Exploring of course means moving around and thankfully, No Man’s Sky has all the standard comfort settings you’d expect from a modern VR game like vignettes, teleportation and click turning. All of which can switched off in order to tailor your experience to your liking. No Man’s Sky VR can be played with either the DualShock 4 or with twin Move controllers and I tested it out with both. The DualShock provides the easiest control scheme, with movement identical to that of the flat version, just with some added motion controls for your multitool.

It was a breeze to play the game with the DualShock 4, but the real way to play No Man’s Sky in VR is with the Move controllers – if you can get past the fiddly learning curve that is. Anyone with experience using move controllers in PSVR shouldn’t have an issue with getting around in No Man’s Sky. The movement scheme is very similar to that of Skyrim and I had no problems when navigating the environment. What took me a little while to get used to however was all the fiddly wrist mounted menus. Normal No Man’s Sky involves a huge amount of busy work in menus anyway, but in VR, things can get a little overwhelming for newcomers. Remembering which wrist has which options on it was an issue at first and it definitely resulted in some frustration for the first hour or two as I slowly learnt the controls. Once that hurdle had been overcome though, I found that having independent control over each of my hands was incredibly immersive, much more so than just using the DualShock, so those initial controller struggles were ultimately rewarded.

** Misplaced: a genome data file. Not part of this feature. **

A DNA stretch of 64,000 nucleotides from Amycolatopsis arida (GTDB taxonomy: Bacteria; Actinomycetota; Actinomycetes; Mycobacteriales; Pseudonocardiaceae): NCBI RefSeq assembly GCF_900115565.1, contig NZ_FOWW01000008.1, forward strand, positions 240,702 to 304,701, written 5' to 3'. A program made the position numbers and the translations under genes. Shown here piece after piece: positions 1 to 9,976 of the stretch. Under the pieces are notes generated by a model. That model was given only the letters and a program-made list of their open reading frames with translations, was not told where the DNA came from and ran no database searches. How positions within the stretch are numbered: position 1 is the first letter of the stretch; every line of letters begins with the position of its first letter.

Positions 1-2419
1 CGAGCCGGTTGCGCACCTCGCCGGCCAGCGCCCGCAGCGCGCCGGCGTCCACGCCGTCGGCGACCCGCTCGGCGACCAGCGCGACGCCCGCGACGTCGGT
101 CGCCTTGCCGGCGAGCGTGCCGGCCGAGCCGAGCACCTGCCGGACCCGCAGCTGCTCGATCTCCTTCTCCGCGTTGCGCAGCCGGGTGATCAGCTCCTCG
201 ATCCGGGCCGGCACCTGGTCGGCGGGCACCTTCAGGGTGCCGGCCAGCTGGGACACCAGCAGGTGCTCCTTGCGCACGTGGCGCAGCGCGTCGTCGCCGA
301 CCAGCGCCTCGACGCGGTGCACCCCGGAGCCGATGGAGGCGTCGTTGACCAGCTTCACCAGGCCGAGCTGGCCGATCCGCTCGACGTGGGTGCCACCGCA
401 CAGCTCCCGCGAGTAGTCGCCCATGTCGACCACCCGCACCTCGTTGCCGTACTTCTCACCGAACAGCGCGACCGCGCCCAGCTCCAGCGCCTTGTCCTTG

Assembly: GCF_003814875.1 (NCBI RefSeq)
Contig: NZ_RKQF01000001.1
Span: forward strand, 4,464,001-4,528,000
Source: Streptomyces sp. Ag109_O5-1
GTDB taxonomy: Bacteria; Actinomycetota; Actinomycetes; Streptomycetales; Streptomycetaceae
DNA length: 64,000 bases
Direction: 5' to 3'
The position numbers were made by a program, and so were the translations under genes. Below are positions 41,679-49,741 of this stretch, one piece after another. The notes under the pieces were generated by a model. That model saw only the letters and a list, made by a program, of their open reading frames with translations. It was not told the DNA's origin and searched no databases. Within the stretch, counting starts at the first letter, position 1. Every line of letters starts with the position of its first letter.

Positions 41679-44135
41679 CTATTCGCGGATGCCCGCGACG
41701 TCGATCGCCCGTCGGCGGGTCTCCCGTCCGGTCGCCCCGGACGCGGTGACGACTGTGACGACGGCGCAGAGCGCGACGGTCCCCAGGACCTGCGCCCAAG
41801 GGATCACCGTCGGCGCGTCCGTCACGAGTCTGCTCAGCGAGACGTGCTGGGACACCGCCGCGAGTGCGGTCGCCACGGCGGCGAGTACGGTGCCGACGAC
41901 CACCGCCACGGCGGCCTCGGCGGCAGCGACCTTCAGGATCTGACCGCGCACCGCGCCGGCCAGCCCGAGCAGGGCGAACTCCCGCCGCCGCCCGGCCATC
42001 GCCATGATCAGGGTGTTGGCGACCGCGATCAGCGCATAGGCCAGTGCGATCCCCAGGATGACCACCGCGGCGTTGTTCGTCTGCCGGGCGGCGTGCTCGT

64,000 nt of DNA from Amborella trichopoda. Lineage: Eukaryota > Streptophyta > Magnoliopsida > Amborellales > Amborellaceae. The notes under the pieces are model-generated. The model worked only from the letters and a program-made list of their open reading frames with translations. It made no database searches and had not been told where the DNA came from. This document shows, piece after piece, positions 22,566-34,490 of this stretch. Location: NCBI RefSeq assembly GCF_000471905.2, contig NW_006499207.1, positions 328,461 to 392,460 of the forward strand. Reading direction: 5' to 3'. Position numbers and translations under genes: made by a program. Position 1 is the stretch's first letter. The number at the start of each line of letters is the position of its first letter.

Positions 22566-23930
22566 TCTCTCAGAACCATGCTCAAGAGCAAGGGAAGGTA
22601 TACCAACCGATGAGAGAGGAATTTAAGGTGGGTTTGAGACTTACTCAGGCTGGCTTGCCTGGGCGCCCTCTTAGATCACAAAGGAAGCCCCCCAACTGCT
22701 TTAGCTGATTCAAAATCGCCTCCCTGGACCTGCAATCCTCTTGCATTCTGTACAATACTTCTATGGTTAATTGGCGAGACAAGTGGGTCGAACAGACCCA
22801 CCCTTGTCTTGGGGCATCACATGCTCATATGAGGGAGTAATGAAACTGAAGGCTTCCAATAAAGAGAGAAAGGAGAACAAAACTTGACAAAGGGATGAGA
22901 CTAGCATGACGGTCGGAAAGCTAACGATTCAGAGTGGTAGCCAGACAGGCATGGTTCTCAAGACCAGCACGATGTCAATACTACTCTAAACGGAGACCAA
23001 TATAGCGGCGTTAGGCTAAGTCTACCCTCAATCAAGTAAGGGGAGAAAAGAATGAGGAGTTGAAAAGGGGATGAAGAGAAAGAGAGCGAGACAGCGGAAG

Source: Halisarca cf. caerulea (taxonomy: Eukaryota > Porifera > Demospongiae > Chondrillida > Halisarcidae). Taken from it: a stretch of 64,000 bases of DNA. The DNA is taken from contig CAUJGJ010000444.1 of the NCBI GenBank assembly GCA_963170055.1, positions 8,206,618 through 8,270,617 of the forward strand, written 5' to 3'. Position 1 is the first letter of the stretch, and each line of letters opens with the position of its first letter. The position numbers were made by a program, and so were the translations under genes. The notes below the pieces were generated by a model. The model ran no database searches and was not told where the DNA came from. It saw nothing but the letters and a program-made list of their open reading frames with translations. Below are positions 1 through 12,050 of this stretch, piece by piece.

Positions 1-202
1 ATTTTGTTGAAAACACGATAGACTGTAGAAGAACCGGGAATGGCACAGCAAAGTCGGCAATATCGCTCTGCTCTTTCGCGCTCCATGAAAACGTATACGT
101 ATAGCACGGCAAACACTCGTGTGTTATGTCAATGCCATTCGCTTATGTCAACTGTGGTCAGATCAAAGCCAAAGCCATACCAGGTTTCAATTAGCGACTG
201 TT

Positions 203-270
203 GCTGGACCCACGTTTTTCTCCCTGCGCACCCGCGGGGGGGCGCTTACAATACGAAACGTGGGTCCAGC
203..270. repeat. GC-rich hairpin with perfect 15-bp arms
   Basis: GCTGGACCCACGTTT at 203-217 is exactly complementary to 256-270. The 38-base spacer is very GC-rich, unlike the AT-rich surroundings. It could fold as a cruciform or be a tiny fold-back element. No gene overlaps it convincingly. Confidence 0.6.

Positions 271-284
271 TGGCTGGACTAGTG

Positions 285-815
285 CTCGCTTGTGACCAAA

I think the thing that’s going to give a lot of people issues though is the way you control your ship with the Move controllers. It’s incredibly tricky at first and when you’re learning the ropes and spinning around everywhere, chances are it’ll make you feel proper icky. The Move controllers attempt to create the feel of a HOTAS controller, but with limited success as this method seems to alternate between being overly sensitive over land or completely unresponsive up in space when you need to perform evasive manoeuvres. After a while I figured out that the best results came from holding my right Move controller vertically while in the ship, mirroring the position of the cockpits joystick, but still this lacked the accuracy and precision of the DualShock flight controls.

No Man’s Sky for PSVR is one of the biggest and best experiences on the platform, even though currently it feels a bit like your playing it with vaseline smeared over your eyeballs. I do hope that Hello Games can find a way to make things a bit sharper in the headset because, I want to spend hours in this game and that’s hard to do when the visuals are giving me a headache. With that said, I really rate No Man’s Sky in VR, I think it’s an amazing achievement and I’d recommend anyone with a unit to pick it up, if only to get a taste of what VR could be like in the future, if the platform continues to grow and expand.

If you enjoyed this episode of Ian’s VR Corner, you can catch up with my previous adventures over on YouTube in our VR playlist, where I’ve covered Sairento, Ghost Giant and Five Nights at Freddy’s VR. You can also read our list of best PSVR games.